This article is by Admiral Mike Mullen, Chairman of the Joint Chiefs of Staff. In it, he says all the lovely things I like having the military say, such as "No, our biggest problem isn’t caves; it’s credibility. Our messages lack credibility because we haven’t invested enough in building trust and relationships, and we haven’t always delivered on promises." He points out the the Taliban delivers, both in terror to people who disobey them and in services that they promised to deliver. This is pretty common with insurgencies, by the way... they help to ensure that the govermment they are fighting can't provide basic services like health care and garbage collection, then they deliver those services. Very effective combination.
And Mullen also says that we fail when we don't live up to our ideals as Americans:
"No other people on Earth have proven more capable at establishing trust and credibility in more places than we have. And we’ve done it primarily through the power of our example. The voyage of the Great White Fleet told the world that the United States was no longer a second-rate nation. The Marshall Plan made it clear that our strength was only as good as it was shared. The policy of containment let it be known we wouldn’t stand for the spread of communism. And relief efforts in the wake of natural disasters all over the world said calmly and clearly: we will help you through this.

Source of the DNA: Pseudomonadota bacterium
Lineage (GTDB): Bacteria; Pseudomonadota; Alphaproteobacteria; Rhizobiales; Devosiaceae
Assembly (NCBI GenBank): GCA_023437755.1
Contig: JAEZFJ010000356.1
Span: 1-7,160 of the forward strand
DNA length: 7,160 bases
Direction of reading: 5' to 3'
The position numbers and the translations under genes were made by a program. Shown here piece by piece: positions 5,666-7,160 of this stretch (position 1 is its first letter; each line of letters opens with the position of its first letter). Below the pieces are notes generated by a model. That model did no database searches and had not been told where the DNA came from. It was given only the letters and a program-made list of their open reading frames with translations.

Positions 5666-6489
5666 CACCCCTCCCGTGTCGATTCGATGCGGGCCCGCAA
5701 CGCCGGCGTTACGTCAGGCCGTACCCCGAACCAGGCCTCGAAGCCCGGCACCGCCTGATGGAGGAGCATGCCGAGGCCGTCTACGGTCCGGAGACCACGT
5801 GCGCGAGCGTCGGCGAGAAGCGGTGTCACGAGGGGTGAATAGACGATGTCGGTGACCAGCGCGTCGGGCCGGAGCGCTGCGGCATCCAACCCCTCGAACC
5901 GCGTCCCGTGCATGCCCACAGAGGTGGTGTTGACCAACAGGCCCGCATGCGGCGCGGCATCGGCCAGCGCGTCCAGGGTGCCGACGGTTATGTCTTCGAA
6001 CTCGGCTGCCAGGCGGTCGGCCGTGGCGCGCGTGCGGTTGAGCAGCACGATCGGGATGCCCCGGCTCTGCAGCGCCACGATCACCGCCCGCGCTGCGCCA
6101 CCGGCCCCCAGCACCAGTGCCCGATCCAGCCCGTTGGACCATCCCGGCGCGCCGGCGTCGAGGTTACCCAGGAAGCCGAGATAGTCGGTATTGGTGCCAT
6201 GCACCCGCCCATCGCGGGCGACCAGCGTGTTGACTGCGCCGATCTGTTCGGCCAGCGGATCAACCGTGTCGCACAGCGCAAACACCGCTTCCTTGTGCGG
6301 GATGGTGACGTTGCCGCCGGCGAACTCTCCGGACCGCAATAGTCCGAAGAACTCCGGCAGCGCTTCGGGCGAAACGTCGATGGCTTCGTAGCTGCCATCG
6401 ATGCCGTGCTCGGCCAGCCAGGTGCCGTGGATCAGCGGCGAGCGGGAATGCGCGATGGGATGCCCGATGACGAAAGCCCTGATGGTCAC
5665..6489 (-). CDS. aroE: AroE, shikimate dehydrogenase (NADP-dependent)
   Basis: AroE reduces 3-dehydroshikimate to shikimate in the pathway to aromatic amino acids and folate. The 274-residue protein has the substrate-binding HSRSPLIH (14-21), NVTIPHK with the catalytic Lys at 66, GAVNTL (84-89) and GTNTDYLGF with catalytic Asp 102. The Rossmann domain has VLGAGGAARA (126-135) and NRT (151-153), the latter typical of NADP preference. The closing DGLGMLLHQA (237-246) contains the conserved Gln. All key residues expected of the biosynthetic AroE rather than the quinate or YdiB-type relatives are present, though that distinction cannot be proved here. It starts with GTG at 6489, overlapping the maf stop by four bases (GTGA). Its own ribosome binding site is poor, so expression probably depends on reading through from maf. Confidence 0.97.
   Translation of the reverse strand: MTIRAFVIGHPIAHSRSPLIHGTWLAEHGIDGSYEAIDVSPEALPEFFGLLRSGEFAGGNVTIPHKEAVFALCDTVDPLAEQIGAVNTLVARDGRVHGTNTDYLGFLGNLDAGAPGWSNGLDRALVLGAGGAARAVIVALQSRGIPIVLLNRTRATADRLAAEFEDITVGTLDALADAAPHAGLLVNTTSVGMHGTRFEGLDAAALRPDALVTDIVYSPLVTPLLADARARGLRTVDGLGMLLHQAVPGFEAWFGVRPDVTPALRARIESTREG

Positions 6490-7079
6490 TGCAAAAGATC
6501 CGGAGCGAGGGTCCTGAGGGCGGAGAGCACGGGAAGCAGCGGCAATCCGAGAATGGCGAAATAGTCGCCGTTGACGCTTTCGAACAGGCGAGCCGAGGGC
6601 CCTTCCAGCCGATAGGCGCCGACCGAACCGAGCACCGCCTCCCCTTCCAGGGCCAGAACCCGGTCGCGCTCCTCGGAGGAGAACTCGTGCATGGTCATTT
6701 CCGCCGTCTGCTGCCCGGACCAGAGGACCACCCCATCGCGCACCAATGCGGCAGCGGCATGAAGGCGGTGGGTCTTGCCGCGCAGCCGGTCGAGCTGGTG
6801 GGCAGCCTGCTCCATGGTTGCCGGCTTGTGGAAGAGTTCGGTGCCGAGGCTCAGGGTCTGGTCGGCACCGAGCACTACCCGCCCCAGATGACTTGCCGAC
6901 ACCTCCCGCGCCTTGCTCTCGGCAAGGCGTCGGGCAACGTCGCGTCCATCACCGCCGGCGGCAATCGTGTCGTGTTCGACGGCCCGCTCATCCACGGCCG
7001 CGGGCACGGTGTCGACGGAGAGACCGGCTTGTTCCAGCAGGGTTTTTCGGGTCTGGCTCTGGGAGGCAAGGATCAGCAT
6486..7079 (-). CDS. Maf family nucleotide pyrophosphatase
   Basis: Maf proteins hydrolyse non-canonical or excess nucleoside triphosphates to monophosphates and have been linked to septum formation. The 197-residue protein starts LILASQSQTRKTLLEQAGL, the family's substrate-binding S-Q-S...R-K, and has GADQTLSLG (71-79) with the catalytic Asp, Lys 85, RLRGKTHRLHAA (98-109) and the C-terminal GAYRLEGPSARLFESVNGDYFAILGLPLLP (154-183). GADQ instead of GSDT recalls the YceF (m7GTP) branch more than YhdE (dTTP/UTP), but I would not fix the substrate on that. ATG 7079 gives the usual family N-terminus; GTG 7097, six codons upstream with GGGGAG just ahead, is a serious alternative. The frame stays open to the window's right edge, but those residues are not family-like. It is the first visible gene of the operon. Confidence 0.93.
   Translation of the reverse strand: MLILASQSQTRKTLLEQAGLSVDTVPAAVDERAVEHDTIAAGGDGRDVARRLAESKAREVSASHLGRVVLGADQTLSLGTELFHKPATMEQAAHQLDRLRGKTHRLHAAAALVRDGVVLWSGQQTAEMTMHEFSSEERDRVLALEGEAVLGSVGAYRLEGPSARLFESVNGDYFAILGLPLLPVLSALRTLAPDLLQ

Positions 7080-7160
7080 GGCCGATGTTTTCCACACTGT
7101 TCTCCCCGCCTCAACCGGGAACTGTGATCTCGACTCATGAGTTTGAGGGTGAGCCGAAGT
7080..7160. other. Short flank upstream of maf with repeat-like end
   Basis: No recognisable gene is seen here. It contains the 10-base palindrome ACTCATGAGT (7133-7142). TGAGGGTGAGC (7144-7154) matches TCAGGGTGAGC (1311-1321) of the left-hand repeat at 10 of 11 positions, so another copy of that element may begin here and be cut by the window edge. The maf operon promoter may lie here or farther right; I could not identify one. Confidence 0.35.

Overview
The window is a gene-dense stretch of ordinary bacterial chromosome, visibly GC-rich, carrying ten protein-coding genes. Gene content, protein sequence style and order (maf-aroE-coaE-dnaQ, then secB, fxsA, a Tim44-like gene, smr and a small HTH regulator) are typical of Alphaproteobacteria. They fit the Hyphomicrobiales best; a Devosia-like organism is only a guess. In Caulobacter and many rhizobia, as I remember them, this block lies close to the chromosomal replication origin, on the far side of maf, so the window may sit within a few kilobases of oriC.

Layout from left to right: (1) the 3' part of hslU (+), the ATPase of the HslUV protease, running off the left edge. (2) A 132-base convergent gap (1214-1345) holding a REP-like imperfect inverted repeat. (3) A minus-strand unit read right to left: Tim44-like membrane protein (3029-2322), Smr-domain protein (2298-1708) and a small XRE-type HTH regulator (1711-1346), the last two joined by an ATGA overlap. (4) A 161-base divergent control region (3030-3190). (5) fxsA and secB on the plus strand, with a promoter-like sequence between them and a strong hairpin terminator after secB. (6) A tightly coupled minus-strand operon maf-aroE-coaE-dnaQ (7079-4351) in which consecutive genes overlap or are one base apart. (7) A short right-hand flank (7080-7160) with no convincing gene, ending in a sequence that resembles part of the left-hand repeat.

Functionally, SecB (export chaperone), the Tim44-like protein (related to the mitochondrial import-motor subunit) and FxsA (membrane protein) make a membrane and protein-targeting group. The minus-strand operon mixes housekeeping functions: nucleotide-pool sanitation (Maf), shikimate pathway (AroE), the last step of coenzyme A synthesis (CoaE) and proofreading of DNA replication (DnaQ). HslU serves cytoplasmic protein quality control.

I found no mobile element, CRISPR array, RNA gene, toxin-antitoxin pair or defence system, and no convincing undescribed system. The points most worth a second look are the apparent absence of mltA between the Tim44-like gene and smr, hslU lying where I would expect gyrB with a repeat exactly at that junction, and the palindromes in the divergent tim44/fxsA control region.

We didn’t need a public opinion poll to launch that fleet. We didn’t need a “strat comm” plan to help rebuild Europe. And we sure didn’t need talking points and Power- Point slides to deliver aid. Americans simply showed up and did the right thing because it was, well, the right thing to do.
That’s the essence of good communication: having the right intent up front and letting our actions speak for themselves. We shouldn’t care if people don’t like us; that isn’t the goal. The goal is credibility. And we earn that over time."
Now THERE's something to which I can say Amen and Hallelujah.